Friday, July 2, 2010 | 10:48 a.m.
With Fourth of July falling on a weekend, Las Vegas tourism officials say they expect a slight uptick in visitors traveling to the valley for the holiday.
The Las Vegas Convention and Visitors Authority said it expects about 285,000 visitors this weekend compared to 277,000 in 2009 -- a 2.9 percent increase.
LVCVA spokesman Jeremy Handel said Las Vegas typically sees more visitor traffic when a holiday like Fourth of July falls on a weekend.
But like most holiday weekends since the recession, the LVCVA said visitors likely will be spending less than before the recession. Non-gaming spending is expected to be off by 2.9 percent, the LVCVA said.
Citywide hotel occupancy is forecast to dip by 1.9 percentage points from last year, mainly due to the addition of about 7,500 rooms since the last Fourth of July holiday.
This year, Las Vegas fell from No. 2 to No. 9 on Priceline.com’s annual Fourth of July destination list. The survey is based on more than 30,000 booking requests made by U.S. customers on the travel website.
Priceline spokesman Brian Ek said that while Las Vegas remains a significant destination for the holiday weekend, an increase in airfares might have contributed to pushing the city further down the list.
Priceline’s airfare index, which looks at 30 routes where fares have been significantly raised or cut from the previous week, lists four routes to Las Vegas with fare increases ranging from 2 to 10 percent. The Minneapolis-to-Las Vegas and Detroit-to-Newark routes tied for the highest week-over-week fare increases at 10 percent.
Ek said airfares have increased by 25 percent from last year, primarily due to airlines reducing the numbers of flights offered last year -- but the number of flights hasn’t returned as demand has increased, he said.
Destinations like Niagara Falls, Toronto and St. Louis, which Priceline classifies as “drive-to” destinations, crept above Las Vegas on Priceline’s annual list. One of the reasons the cities rank high of the list is because of their regional casinos, Ek said.
“A lot of what drives the Fourth of July traffic and the reason why it’s mainly a ‘drive-to’ holiday is because people are going to where the big fireworks displays are,” Ek said. “As long as there is a major city near you, you probably don’t need to go very far.”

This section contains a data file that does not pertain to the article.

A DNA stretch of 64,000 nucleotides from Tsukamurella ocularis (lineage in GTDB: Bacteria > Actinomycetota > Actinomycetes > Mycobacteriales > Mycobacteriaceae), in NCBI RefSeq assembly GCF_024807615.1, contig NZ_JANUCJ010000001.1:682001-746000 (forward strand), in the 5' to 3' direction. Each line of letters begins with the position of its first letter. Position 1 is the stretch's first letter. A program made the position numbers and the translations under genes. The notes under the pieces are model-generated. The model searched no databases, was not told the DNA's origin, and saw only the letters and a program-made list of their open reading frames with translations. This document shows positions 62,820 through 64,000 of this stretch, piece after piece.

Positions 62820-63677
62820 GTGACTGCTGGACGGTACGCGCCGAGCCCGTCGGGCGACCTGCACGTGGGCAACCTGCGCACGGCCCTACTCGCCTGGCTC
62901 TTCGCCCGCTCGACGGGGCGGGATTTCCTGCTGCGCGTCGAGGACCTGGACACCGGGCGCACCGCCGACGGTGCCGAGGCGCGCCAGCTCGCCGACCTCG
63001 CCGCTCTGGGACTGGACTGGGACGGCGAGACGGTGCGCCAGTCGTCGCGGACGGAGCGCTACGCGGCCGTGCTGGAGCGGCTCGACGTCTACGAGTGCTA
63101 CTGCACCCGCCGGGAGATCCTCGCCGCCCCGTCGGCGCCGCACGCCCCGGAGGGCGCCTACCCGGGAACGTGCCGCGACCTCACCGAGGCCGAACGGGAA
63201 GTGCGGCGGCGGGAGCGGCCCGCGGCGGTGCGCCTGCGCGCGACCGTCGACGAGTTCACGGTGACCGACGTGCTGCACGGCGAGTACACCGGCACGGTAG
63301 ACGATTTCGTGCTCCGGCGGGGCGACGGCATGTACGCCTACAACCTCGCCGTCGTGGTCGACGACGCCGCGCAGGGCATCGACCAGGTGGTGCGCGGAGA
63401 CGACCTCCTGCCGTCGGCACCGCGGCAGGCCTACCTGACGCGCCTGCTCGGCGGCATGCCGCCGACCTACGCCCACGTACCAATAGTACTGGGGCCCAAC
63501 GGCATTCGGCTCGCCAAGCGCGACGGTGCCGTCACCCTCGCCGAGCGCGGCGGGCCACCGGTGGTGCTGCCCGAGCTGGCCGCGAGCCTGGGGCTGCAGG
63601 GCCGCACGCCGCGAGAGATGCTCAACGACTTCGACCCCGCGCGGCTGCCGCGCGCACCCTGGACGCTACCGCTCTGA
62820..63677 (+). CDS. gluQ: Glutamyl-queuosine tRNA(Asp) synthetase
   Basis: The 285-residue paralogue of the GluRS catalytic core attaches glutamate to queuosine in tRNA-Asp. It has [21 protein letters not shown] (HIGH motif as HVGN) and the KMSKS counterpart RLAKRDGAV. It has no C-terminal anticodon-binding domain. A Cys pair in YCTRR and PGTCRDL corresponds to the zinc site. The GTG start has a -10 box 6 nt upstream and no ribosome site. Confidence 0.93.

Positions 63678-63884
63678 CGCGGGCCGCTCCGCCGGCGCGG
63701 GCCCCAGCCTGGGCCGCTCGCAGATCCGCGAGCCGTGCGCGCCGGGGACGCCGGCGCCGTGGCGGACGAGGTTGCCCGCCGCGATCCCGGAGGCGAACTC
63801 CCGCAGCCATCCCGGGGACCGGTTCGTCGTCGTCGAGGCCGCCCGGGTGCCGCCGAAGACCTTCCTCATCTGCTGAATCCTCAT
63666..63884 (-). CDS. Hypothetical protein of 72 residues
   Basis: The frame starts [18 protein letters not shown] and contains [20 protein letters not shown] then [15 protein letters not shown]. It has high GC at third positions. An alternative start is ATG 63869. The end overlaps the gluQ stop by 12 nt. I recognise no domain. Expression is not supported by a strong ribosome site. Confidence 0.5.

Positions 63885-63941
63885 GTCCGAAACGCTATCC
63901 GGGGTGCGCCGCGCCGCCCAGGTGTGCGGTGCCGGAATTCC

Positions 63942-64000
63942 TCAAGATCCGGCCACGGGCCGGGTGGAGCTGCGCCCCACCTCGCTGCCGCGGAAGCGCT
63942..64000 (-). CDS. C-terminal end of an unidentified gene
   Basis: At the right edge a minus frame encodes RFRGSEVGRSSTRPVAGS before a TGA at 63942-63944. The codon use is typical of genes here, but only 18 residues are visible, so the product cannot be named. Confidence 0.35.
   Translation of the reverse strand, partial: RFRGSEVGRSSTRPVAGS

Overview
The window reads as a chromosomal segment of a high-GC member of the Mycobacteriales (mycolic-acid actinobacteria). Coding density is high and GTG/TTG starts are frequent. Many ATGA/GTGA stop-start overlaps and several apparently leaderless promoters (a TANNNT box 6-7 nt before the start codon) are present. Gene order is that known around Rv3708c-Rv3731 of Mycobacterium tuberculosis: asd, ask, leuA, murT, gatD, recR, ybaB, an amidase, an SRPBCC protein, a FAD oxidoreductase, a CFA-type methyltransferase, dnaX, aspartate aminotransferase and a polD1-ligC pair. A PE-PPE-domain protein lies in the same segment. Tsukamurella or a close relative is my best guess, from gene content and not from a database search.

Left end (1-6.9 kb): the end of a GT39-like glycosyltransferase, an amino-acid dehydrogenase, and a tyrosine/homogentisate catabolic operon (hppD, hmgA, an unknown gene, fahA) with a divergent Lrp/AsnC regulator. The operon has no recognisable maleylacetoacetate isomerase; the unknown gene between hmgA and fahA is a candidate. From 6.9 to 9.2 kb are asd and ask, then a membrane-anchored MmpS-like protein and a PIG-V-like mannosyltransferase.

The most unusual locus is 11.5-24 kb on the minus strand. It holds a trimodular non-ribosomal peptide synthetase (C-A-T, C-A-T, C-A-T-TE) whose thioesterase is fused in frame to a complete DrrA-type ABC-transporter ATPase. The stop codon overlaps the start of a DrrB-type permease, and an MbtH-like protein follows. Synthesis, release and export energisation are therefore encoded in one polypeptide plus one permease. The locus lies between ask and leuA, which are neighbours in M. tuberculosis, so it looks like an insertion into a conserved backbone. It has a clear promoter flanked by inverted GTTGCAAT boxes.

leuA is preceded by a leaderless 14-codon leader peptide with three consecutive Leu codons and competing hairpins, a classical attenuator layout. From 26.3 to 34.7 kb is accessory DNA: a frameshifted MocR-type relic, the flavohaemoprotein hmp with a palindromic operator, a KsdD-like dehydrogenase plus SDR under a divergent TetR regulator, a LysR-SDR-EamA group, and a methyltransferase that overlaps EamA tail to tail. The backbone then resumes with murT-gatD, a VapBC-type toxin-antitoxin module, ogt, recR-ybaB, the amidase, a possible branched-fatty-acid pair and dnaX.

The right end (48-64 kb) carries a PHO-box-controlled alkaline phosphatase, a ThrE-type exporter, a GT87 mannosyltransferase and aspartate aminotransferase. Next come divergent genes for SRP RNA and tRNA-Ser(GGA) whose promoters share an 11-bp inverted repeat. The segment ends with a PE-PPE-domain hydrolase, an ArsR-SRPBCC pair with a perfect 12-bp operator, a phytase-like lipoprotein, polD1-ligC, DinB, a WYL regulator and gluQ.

Auto club AAA said Fourth of July marks one of the busiest national travel days of the year. Nationally, AAA said 34.9 million people will travel during the holiday weekend, a 17.1 percent increase from last year. More than 90 percent of travelers will get to their destination by car, according to AAA.
In the Mountain region, which includes Nevada, 2.75 million people are expected to travel, a 19 percent increase from last year. Among those residents traveling, more than 88 percent will travel by car.
The Pacific region, which includes Californians who might be driving to Las Vegas, will see a similar increase in travel this year, with about 2.57 million people traveling this weekend. More than 87 percent of those traveling will get to their destination by car.
Travel and ticketing website VEGAS.com, a sister company to the Las Vegas Sun, said its seen a slight increase in bookings for the holiday weekend, up 2 percent from last year. The average daily room rate for rooms sold increased 7 percent, from $92.32 in 2009 to $98.80 this year.
But room rates are still significantly lower than to the last three-day weekend. VEGAS.com reported an average daily room rate of $127.80 for Memorial Day weekend.
Dan Hippler, marketing director at VEGAS.com, said the decline is attributed to the seasonally low room rates that typically occur in late June though July.
MGM Resorts spokeswoman Yvette Monet said the company’s booking trends for this year’s holiday are similar to last year’s.
“We’re even with last year, which is excellent considering the additions of Aria and Vdara,” she said.
At Harrah’s Entertainment properties, the average daily room rate ranges from $118 at Bill’s Gamblin’ Hall to $463 at Caesars Palace.